In Vehse’s case, he needed to navigate the complexities of multiple government agencies including Immigration, Refugees and Citizenship Canada, Employment and Social Development Canada, Alberta Employment Standards, Alberta’s Residential Tenancy Dispute Services and Canada Revenue Agency. From one agency to another, Vehse was left to figure out the intricacies of each system on his own with little guidance.

“You see so much of that reflected in Vehse’s case—you know, he’s living through those failures of the system, failures of his employer,” said Richardson.

“The terrible thing is that Ron’s case isn’t unique by any means. For every Ron that can navigate the system, get help from a lawyer or an immigration consultant and go through the procedures designed to safeguard TFWs, there’s dozens of people that don’t even get that opportunity or don’t even know that any of that is available,” said Richardson.

A system rife with abuse

Vehse is just one of many cases of TFW abuse. With the apparent power imbalance between employers and TFWs, most are also reluctant to speak up for fear of jeopardizing their status.

Migrante Canada, a non-profit organization that provides resources for migrants and advocates for their rights, is far too familiar with these cases. Jay Zapata, secretary-general of Migrante Alberta, said that TFWs often are unaware of their labour rights or even how to exercise them.

“In terms of immigration and labour disputes, it’s a burden on the workers because they have to make a complaint. And again, there’s a due process to that before it’ll go to a lawsuit. It’s very tedious to file a lawsuit,” said Zapata.

Pursuing legal action against former employers is rare for TFWs, added Zapata. The financial barrier is steep for migrant workers and at times they are already struggling to support themselves—let alone pursuing legal action.

“The serious lack of access to justice for these people too—it’s not a simple matter of just hiring a lawyer to look at their file when they could be living paycheck to paycheck [or] they’re getting underpaid by their employer. They don’t have these deep pockets to go out and obtain legal advice,’ said Richardson.

Danilo De Leon, national chair of Migrante Canada and former TFW himself, has known these financial hardships and has even had to pursue his own lawsuit against his deportation.

“Here’s the thing—when migrants come here to work, they have to make sure financially they can help themselves here. Aside from that, sometimes they send money back home for their family to ensure they have financial support,” said De Leon.

“So, it turns out that migrant workers are not making any money. They can even end up in the negative sometimes because of rent, food, phone bill, the transportation cost,” he added.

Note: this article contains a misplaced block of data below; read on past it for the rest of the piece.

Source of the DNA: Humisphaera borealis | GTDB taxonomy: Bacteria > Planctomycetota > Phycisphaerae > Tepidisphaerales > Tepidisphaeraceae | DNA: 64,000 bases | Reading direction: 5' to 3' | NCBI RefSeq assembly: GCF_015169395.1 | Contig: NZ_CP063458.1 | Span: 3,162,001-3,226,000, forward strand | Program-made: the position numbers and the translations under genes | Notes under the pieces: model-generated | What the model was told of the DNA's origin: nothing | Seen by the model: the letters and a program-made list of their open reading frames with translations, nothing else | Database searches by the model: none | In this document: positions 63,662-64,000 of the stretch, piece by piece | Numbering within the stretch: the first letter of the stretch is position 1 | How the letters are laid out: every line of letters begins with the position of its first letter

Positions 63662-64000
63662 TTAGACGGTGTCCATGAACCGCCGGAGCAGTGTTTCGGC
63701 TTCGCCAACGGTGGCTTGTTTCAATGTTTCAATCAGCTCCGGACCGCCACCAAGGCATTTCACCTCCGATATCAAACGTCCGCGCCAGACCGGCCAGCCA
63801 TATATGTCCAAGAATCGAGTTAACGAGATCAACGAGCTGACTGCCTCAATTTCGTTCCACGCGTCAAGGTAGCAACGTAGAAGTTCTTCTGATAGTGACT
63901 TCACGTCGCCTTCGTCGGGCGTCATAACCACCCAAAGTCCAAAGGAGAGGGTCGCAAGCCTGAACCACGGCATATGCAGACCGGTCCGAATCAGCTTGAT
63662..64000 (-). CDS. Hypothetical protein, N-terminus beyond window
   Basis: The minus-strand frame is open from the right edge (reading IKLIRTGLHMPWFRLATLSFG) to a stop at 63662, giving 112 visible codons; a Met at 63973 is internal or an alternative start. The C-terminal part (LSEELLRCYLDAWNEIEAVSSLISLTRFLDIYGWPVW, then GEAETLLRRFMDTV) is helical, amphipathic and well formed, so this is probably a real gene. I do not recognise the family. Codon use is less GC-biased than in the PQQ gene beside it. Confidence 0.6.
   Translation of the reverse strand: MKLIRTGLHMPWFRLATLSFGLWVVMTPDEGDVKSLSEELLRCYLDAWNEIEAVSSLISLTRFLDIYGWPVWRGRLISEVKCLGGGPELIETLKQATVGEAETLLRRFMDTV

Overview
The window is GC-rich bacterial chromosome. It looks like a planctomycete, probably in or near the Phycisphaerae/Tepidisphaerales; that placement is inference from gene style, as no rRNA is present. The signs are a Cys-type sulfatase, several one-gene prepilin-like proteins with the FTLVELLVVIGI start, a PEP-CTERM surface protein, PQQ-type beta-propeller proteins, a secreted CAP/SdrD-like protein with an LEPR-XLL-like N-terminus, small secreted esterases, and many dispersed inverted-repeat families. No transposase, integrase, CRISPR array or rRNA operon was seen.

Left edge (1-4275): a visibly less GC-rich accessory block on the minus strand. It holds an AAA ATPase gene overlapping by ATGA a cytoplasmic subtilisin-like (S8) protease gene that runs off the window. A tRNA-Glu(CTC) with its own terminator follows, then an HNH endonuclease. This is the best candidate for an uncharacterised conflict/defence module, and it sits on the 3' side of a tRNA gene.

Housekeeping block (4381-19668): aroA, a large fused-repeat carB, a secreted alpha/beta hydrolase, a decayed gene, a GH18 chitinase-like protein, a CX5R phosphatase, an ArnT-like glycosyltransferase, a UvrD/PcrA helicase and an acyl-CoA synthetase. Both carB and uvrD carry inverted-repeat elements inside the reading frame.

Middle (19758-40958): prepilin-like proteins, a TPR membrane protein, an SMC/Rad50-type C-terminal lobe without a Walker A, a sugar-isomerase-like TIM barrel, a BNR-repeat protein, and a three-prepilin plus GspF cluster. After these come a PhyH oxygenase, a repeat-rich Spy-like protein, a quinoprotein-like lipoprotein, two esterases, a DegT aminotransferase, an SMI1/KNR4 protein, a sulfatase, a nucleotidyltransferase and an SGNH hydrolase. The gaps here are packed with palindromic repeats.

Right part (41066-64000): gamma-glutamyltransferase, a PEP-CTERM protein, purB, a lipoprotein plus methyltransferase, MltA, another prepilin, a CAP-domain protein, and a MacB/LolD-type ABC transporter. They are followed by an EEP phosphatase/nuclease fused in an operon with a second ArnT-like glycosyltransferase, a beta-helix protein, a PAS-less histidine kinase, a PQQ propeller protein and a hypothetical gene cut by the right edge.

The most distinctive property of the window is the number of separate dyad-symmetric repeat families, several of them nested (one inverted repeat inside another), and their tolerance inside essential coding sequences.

With funding raised by Migrante, De Leon was able to get access to legal aid. However, he recognized that this is a service needed for TFWs and migrant workers across Canada. Through their work, Migrante does as much as they can to connect migrant workers with access to immigration consultants and legal advice.

But there is risk of retaliation when filing a complaint or a lawsuit. The process is also very time consuming and can take a toll on a person’s mental health. 

“There are no guarantees that anything will come of their complaints. And again, there’s that threat of retaliation if a complaint is made and the employer becomes aware of it. So, there’s all these different pressures put on TFWs and it makes sense that the whole program is rife with abuse,” said Richardson.

Looking for accountability

After dealing with Canada’s faulty immigration system, Vehse finally obtained his permanent residency in 2022. Today, he currently resides in Alberta on a 15-acre farm accompanied by his animals—his horses, his cat and his dog.

Although Vehse said that he has found some respite, he still thinks about his time as a TFW and is still coming to terms with his experience.

“It’s rough. It’s a little difficult. I find for myself when I’m reading job offers or speak with employers, I’m very sensitive,” said Vehse.

In the end, the employee standards complaint that Vehse filed in April 2021, resulted in a slap on the wrist. K&M Buildings was found non-compliant for one provision under the Immigration and Refugee Protection Regulations.

The company was fined $1,000 and placed on a non-compliant employer list on the Government of Canada’s website. Although they were found non-compliant, K&M is still eligible to participate in the TFW program. rabble reached out to K&M Building Contractors for an interview, but did not receive a response.

“So, I mean for what? The $1,000 penalty and a red flag when he can at the same time apply for [a] new foreign worker. It does not make any sense,” said Vehse.

To date, there are 688 businesses identified on the Government of Canada’s non-compliant employer list. The list only goes as far back as June 2016.

Kiah Lucero smiling and holding a camera.

Kiah Lucero

Kiah Lucero is a multimedia journalist based out of Calgary, Alta. Back in April 2020, she completed her Bachelor of Communication, majoring in journalism from Mount Royal University. Her published work...